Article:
John Robertson — Directors I Have Met (1923) 🇬🇧

September 15, 2023

“Not only because my people came from there” (he was born in London, Ontario), he told me, as we chatted one day between scenes at the studio, “but because I spent over a year at the Famous Players-Lasky Studio in London, where I made pictures and came in contact with English people from many walks of life, and I liked them all! To really understand a country, you must be a part of it, and I greatly enjoyed my brief association with mv English cousins. When my wife and I left London, we promised — on our honour — to come back soon; if all goes well. I hope to direct another picture over there before the year is out.”

by Elizabeth Lonergan

Mrs. Robertson, we must explain, is known to “fans” as Josephine Lovett — that is, to those kinema enthusiasts who always notice the author’s name upon the screen. She has written a great many good pictures both for Mr. Robertson and other directors, and was on the stage, in which profession the director and his scenario editor wife met and were married. Since he returned to the States, Mr. Robertson has been tremendously busy directing one success after another. First, Mary Pickford in “Tess of the Storm Country,” which proved to be one of the biggest financial successes of the year, after which he joined forces with Inspiration Films, and directed Richard Barthelmess in “The Bright Shawl.” Scenes were taken on exact locations in Cuba, and then these exact locations were faithfully reproduced in the Inspiration Studio. The atmosphere was so perfect that it was difficult to tell which was Cuba and which Forty-Fourth Street!

A number of directors have expressed the opinion that England has a great future as picture centre. This is what John Robertson says: “That England will soon take a leading place among the foremost countries of the world in the picture-making industry, I have no doubt. It is inevitable. There are numerous clever actors with splendid training, and I found expert helpers in every other branch of the profession during my stay at the Famous Players-Lasky Studio. Although the climate has its drawbacks in the way of fogs, there are some wonderful intentions in machinery for clarifying the atmosphere for studio work, and keeping the fog outside its walls; but it will get in, in spite of precautions, you know I However, there are many clear days in between fogs. The natural scenery of England is unsurpassed; and two other great assets that the country possesses are the tremendous enthusiasm and the encouraging support from the public. Geographically speaking, England is necessarily important with London as headquarters, it is easy to ‘run over’ to France, Spain, Italy, Switzerland, etc., for any foreign bits that are needed; not only easy, but, as compared with expenses on this side of the Atlantic, very inexpensive.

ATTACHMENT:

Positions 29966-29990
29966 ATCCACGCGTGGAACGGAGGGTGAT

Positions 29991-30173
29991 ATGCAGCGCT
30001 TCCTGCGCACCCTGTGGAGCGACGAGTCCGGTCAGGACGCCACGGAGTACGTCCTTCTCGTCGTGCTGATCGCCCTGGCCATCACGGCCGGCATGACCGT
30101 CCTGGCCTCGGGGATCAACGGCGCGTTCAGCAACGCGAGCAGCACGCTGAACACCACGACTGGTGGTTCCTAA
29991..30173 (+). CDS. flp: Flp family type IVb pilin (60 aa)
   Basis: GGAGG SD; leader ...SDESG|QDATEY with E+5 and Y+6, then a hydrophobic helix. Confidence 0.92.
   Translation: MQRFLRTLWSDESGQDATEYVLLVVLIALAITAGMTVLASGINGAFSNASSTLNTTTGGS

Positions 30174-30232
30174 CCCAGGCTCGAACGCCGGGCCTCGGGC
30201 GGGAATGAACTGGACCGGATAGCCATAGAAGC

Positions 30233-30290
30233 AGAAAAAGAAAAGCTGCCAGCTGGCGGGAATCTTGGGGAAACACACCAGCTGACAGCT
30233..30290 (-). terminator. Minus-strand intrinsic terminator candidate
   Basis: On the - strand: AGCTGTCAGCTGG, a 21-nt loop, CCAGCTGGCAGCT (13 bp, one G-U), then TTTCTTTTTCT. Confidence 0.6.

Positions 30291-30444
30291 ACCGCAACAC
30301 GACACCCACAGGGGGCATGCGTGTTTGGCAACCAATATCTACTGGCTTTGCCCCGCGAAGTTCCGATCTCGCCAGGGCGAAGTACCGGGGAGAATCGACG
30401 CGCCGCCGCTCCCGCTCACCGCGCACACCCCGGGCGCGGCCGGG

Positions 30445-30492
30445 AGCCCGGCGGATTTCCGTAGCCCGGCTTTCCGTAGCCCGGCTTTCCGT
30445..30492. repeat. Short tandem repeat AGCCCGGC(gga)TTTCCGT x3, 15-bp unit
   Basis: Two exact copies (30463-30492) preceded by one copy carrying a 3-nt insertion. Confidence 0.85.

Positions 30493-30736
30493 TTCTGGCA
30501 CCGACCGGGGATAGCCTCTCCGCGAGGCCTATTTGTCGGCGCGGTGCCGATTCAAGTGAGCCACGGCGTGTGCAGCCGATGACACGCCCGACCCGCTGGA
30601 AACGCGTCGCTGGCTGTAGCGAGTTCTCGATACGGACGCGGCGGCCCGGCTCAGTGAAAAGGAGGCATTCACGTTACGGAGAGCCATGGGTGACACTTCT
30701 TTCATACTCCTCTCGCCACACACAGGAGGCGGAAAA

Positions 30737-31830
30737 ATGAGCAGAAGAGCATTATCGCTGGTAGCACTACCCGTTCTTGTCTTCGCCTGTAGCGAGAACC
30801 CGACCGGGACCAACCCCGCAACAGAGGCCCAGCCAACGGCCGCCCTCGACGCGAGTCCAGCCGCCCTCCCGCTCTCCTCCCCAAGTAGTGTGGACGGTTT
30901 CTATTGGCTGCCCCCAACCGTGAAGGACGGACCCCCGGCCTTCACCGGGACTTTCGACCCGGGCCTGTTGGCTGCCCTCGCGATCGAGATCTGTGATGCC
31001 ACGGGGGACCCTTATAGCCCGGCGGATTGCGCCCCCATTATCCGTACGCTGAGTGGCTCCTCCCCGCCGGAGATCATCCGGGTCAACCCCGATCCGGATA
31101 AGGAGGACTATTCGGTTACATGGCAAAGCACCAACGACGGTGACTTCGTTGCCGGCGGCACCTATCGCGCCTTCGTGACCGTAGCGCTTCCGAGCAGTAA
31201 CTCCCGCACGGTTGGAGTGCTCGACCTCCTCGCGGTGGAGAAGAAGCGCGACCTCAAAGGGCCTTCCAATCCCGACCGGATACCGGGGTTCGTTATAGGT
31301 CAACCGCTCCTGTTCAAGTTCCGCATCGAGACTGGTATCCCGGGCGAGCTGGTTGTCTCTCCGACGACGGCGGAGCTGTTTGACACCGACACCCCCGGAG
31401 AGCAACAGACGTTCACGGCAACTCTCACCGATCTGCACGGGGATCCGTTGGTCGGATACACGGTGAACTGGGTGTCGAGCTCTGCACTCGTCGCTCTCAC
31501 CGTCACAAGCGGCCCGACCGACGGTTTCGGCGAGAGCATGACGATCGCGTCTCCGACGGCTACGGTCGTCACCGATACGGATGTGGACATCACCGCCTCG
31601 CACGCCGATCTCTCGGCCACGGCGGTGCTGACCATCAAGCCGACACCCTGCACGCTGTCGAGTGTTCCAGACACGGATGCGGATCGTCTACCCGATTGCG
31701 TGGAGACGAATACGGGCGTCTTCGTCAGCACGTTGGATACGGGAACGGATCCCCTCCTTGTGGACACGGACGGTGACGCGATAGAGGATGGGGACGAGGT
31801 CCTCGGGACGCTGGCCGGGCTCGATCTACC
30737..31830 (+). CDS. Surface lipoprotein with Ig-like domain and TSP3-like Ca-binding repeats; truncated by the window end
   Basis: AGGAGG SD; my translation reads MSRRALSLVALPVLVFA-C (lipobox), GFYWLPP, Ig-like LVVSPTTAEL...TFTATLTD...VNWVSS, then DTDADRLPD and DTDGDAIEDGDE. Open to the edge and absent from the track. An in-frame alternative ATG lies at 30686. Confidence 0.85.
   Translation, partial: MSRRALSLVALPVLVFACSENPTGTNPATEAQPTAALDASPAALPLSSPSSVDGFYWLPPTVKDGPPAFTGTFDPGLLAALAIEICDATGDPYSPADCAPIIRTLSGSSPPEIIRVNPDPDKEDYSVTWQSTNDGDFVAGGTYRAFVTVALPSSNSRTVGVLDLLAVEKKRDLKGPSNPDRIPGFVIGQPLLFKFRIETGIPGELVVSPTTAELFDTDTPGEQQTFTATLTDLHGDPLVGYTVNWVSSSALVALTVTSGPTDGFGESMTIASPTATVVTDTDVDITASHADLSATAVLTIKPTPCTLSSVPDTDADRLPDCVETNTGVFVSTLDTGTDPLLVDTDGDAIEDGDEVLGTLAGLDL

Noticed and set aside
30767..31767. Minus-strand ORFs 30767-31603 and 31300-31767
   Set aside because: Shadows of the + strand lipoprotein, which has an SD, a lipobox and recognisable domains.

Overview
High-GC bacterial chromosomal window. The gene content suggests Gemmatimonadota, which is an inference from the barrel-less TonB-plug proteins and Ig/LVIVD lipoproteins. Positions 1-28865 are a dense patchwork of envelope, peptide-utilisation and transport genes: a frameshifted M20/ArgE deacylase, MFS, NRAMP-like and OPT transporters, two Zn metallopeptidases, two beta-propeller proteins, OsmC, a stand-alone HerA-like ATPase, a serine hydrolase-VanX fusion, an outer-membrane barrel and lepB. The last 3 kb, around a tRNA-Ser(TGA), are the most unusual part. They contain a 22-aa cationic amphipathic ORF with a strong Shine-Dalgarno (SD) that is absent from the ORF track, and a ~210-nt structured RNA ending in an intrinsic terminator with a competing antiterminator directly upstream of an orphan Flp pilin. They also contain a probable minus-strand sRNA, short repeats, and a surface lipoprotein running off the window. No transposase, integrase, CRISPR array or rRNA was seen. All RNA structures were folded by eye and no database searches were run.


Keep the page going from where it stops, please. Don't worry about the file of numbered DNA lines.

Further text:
“I think there is nothing more that I can add, except to reiterate that to my wife and myself, England is a very satisfying place to return to. Speaking for myself, a country of Ten Commandments, but NO AMENDMENTS has decided charm, character, and allurement!

Other world-famous motion pictures directed by Mr. Robertson are “Come Out of the Kitchen,” “The Misleading Widow,” “Away goes Prudence,” “The Magic Cup,” “39 East,” Sentimental Tommy,” and Dr. Jekyll and Mr. Hyde. He takes a keen interest in developing character on the screen, and the story of Jekyll and Hyde gave full play to his genius. John Barrymore, Mary Pickford, Marguerite Clark, Billie Burke, and Elsie Ferguson are amongst the movie stars whom he has directed.

John S. Robertson — Directors I Have Met (1923) |

John Robertson [John S. Robertson] (right) directing “The Bright Shawl.”

Rehearsing a scene for The Bright Shawl, which stars Richard Barthelmess.

Collection: Picturegoer Magazine, July 1923


see also other entries of the Directors I Have Met series: